Acting up over a prescription for happiness

A Waterford GP has enhanced his talks on wellbeing by turning them into theatrical performances

Dr Mark Rowe: ‘I encourage people to look at the silver lining rather than the dark cloud.’

Dr Mark Rowe: ‘I encourage people to look at the silver lining rather than the dark cloud.’


A good evening at the theatre can leave you feeling energised, stimulated and deeply moved, but theatre-goers at the new show of an Irish GP are being sent home with something quite unique – a prescription for cultivating inner happiness.

Waterford GP Dr Mark Rowe believes modern medicine emphasises the “pill for every ill”, but strengthening the foundations of our physical and mental health is what is needed most.

A family doctor for 20 years and founder of Waterford Health Park, Rowe integrates insights from evidence-based positive psychology with conventional medical practice and the timeless truths of philosophy in his one-man-show, A Prescription for Happiness.

A pill for every ill
“One of the failings I see in modern healthcare is the culture of a pill for every ill where people are allowed get ill and given what may be short-term sticking plaster solutions that don’t examine or treat cause but just tackle the symptoms of their illness.

“The shift needs to be towards promoting wellness rather than belatedly tackling what is often avoidable illness,” he says.

The seed for the show was sown a few years ago when Rowe was asked to give one of his frequent talks on a health topic.

Rather than talking about diabetes, heart disease or depression, he decided to talk about wellbeing and how to build up happiness.

The feedback was so positive that he developed the talk further over the years and with the support of Jim Nolan, playwright and artist-in-residence at the Garter Lane Theatre in Waterford, he crafted it into a theatrical performance.

The show premiered in Chicago in October as part of the inaugural Generative Space Week before being presented at Garter Lane on World Mental Health Day (October 10th).

The Waterford show sold out as did a second date in the same venue in November and a third date has now been scheduled for January 31st.

During the first act, Rowe talks about our belief systems and the impact of negative and positive emotions.

He describes the seven poison dwarfs: fear, envy, anger, anxiety, guilt, shame and sadness and the seven happy dwarfs: love, joy, hope, inspiration, interest, enthusiasm and playfulness.

During the second act, he takes from his doctor’s bag his tool kit for cultivating happiness and wellbeing.

Each member of the audience will receive a take home copy of his Prescription for Happiness offering some short, simple and easy-to-apply tips on health, happiness and wellbeing.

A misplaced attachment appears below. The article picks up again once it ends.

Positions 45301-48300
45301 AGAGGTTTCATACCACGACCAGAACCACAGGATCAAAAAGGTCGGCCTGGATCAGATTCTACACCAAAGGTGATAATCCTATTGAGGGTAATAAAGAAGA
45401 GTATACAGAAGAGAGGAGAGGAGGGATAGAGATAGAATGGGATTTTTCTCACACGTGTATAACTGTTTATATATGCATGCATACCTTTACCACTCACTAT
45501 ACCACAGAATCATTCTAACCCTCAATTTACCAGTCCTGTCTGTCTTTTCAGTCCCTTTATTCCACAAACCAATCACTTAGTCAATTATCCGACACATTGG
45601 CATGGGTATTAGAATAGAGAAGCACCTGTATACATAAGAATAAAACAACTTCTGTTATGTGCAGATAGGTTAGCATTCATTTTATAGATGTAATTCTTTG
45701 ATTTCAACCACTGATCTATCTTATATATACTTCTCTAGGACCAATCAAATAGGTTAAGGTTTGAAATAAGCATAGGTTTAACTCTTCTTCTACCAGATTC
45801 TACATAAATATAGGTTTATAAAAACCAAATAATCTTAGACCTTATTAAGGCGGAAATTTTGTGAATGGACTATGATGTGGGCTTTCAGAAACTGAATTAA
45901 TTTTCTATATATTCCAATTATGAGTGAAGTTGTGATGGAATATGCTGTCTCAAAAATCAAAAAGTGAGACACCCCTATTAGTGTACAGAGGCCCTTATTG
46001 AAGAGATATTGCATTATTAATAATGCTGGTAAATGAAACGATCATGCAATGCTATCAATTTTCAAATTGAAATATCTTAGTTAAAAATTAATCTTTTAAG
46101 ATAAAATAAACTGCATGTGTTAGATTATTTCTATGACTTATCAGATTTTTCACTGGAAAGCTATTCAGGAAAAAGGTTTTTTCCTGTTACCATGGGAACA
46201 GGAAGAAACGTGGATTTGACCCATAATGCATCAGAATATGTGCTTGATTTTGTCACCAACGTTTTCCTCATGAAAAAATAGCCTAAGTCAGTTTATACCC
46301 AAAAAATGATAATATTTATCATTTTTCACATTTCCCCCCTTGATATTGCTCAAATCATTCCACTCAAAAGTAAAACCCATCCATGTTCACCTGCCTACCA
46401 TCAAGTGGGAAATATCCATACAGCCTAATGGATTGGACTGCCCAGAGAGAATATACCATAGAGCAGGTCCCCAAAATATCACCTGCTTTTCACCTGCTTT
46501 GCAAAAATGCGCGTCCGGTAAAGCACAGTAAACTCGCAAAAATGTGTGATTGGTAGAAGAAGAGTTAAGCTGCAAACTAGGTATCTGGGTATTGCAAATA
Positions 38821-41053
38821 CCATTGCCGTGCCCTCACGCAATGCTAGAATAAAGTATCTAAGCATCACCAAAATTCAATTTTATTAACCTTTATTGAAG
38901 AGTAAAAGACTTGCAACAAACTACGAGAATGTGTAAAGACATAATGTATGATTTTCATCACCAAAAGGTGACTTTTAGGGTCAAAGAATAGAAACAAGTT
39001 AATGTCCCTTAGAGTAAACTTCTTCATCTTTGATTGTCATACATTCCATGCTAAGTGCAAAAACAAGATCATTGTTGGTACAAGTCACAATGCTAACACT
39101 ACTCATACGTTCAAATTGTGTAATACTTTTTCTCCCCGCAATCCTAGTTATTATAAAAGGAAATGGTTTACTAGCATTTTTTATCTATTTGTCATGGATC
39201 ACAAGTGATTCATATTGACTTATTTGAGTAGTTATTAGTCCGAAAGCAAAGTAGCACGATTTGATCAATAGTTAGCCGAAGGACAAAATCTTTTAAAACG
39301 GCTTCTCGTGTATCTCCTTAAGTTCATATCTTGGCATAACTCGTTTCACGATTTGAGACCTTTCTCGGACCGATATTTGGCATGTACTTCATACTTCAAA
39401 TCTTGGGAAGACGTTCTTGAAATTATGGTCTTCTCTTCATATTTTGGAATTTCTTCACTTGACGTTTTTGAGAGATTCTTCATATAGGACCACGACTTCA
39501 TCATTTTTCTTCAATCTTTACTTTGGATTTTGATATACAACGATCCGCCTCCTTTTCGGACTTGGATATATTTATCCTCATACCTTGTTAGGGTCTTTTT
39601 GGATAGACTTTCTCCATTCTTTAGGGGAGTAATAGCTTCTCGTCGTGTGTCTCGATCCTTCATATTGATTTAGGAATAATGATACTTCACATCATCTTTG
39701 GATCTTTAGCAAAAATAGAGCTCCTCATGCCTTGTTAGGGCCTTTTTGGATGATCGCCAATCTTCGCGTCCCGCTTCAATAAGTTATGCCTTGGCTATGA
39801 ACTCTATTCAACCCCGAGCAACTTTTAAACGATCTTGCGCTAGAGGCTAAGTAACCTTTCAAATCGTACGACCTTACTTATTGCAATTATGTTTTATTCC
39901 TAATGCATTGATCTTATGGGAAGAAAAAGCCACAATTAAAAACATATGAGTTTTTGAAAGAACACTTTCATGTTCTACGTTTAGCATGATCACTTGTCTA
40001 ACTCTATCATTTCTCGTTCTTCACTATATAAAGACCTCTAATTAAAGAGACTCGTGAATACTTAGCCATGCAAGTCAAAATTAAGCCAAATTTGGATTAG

Silver linings
“I encourage people to look at the silver lining rather than the dark cloud and suggest new practices that they can incorporate into their daily lives.

“One example is keeping a gratitude diary and either last thing at night or first thing in the morning, writing down two or three things you feel grateful for.

“This is a natural antidote to envy, hostility and negativity as it’s impossible to feel grateful and hostile at the same time.

“The founder of positive psychology in the US, Martin Seligman, says expressing gratitude is a very useful way of building positivity, resilience and self-esteem in our young children, skills that will allow them to thrive in the world.

“Last thing at night, ask your child to tell you three good things that happened to them today.”

Appropriate tools
The appropriate tools you use from your kit will depend on your own situation and needs in life at a particular moment but one tool that everybody can benefit from, no matter how old or unfit, is exercise which Rowe describes as “the greatest pill of all”.

For one person, a prescription for walking regularly or reading self-help literature might be appropriate. Another might benefit from a prescription for vitamin B, St John’s wort and counselling while another may need to do a stress-management course.

In situations where medication such as an anti-depressant is appropriate, it should be prescribed, according to Rowe but it should be used in conjunction with other tools.

“If even one person leaves my show and I have supported them in making a really positive change in their health, life and wellbeing, it will have been worth it,” he says.

A Prescription for Happiness will be presented at Garter Lane Theatre, O’Connell St, Waterford on Friday, January 31st.
Tickets can be booked on or by calling 051-855038.

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